Stories with the tag: Atmospheric Science
Pollution causes thunderstorms to leave behind bigger, longer-lasting clouds that can shorten the daily temperature range. Now we know why.
Release Date: 11/25/2013
PNNL scientist Ruby Leung has been elected as a Fellow in the American Geophysical Union for her leadership in the development and use of regional climate models to advance climate change and hydroclimate research.
Release Date: 9/9/2013
Battelle researchers are injecting 1,000 tons of carbon dioxide one-half mile below ground to see if the gas can be stored safely and permanently in ancient basalt flows, thereby reducing greenhouse gas emissions to the atmosphere.
Release Date: 7/26/2013
Airborne particles last longer with a touch of pollutants inside, explaining how pollutants can survive great distances, even to the Arctic from Europe.
Release Date: 11/15/2012
The ocean below Hurricane Omar revealed how fresh water can affect the intensity of tropical storms.
Release Date: 8/13/2012
A new study suggests pollution's effects on thunderstorm clouds can lead to more warming in the atmosphere. How much warming is still unclear, however.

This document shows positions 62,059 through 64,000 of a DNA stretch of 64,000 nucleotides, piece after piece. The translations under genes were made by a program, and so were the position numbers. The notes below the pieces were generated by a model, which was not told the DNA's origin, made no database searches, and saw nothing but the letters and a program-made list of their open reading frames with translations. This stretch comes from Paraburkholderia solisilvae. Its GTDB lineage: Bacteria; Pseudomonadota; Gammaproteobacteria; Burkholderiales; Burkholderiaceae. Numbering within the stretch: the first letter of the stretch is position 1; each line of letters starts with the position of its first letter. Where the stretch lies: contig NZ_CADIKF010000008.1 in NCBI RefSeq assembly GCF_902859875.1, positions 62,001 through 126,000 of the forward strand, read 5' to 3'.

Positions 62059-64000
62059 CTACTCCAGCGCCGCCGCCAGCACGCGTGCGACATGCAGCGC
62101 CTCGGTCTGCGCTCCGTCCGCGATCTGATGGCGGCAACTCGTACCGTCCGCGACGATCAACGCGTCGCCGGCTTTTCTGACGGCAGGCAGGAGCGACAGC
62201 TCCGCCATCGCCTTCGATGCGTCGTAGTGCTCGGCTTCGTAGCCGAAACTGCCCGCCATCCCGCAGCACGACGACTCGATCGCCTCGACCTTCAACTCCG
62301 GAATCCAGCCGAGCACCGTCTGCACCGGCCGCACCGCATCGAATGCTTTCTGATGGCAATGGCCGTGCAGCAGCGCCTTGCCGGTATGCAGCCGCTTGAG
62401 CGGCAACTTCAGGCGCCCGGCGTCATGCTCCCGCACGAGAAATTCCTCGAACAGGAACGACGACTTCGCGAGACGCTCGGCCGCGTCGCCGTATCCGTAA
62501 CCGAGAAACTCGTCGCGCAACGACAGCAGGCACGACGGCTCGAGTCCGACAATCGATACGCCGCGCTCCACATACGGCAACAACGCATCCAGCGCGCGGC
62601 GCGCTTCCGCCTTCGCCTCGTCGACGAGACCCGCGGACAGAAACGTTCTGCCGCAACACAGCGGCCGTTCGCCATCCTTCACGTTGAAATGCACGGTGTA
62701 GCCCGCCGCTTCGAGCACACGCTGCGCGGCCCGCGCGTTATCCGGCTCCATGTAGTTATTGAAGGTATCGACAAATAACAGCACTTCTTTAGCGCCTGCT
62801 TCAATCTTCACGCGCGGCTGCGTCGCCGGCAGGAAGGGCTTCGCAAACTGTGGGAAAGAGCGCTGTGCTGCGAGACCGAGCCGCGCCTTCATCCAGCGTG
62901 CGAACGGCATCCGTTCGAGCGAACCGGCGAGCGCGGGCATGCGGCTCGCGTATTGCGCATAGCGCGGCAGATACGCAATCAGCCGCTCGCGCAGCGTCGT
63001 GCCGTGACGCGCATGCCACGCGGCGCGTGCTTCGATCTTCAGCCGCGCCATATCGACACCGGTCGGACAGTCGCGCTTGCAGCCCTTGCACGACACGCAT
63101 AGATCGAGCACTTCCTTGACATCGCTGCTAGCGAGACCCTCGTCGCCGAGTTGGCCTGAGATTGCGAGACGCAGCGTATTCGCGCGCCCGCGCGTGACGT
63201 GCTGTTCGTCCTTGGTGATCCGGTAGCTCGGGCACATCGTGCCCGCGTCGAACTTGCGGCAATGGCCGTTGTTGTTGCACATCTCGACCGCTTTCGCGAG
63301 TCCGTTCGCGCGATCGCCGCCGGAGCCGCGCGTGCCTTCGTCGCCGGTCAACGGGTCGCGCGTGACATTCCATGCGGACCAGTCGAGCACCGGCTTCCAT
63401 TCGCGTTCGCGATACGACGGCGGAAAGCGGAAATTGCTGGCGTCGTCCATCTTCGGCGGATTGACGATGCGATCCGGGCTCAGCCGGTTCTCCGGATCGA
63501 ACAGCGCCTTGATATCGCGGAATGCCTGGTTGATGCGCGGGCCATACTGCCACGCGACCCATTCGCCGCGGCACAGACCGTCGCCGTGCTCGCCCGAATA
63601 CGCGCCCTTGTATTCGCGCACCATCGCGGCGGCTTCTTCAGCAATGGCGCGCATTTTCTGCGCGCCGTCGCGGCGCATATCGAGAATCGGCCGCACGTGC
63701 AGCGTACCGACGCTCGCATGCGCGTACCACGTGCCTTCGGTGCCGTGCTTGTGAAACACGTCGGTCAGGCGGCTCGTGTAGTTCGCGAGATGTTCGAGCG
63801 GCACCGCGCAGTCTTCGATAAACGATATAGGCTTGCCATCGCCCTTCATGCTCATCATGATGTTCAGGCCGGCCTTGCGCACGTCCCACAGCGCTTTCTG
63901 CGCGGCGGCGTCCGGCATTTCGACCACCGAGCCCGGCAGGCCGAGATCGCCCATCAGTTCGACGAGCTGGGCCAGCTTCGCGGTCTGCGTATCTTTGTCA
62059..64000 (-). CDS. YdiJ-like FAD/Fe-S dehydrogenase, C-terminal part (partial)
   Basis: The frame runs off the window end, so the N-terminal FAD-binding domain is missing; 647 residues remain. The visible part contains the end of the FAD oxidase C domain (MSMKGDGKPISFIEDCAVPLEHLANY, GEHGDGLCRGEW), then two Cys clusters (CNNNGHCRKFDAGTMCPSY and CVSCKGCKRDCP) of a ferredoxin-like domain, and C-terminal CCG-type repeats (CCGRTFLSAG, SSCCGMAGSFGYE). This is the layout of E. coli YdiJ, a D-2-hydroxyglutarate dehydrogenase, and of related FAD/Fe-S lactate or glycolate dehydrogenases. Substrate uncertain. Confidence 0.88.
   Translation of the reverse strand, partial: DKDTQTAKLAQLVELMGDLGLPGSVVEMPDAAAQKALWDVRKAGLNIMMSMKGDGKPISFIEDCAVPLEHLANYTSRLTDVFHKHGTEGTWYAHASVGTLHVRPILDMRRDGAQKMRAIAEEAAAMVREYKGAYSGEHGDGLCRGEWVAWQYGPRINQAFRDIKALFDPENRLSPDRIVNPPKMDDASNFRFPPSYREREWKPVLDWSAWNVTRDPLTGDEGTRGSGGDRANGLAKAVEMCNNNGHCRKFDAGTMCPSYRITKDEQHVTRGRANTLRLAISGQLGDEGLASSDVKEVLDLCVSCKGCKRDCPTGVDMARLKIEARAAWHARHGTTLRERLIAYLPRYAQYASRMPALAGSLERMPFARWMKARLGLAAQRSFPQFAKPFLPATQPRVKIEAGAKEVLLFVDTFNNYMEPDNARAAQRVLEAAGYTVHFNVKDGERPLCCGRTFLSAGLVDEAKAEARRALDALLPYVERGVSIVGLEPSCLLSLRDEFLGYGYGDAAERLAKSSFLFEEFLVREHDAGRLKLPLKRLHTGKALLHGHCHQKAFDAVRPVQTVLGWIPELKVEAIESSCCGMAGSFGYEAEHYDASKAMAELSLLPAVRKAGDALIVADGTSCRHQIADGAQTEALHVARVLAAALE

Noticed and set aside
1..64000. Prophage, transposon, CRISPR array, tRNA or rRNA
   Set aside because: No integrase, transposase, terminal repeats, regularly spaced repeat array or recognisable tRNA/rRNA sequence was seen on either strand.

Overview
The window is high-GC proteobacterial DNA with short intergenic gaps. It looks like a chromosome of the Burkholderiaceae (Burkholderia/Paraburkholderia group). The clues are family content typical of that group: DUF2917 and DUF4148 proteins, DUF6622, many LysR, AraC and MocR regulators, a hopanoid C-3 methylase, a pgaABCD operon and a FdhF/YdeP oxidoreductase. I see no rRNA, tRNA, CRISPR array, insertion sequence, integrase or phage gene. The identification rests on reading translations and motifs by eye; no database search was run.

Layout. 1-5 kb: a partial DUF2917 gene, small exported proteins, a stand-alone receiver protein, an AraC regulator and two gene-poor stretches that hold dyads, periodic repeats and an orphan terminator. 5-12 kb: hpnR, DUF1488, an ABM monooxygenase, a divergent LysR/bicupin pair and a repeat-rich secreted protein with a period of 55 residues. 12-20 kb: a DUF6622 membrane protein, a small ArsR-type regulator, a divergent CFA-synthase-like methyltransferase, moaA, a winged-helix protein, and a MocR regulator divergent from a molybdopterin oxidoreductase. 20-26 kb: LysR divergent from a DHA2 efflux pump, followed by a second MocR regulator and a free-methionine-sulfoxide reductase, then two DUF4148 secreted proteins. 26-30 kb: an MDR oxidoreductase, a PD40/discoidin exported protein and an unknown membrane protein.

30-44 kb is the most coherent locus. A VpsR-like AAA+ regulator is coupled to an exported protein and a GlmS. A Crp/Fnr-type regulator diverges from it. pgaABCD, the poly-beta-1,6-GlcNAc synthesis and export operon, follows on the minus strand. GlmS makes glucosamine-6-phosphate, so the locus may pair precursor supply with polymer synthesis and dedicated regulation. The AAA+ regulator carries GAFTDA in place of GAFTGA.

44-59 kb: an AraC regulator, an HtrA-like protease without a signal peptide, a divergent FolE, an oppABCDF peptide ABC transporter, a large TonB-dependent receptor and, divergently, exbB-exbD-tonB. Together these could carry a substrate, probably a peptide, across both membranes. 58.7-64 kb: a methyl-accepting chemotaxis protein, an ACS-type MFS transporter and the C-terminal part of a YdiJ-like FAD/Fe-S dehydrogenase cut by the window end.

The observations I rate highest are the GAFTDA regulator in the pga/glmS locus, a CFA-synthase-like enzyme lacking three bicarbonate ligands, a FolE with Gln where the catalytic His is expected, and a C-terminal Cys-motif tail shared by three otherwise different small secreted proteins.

Release Date: 5/18/2012
Scientists mimic smog buildup to determine how well computer models predict real pollution.
Release Date: 2/22/2012
The weather was a helpful accomplice in getting Beijing's air ready for Olympic athletes in the summer of 2008.
Release Date: 12/27/2011
By capturing the complex effect of pollution on rain and snow, this study will help researchers improve climate predictions.
Release Date: 11/13/2011
Scientists from two dozen research organizations have gathered in the Maldives, Papua New Guinea and Southeast Asia to study Indian Ocean weather for six months. Scientists hope to better understand how tropical weather develops and affects global climate
Release Date: 9/30/2011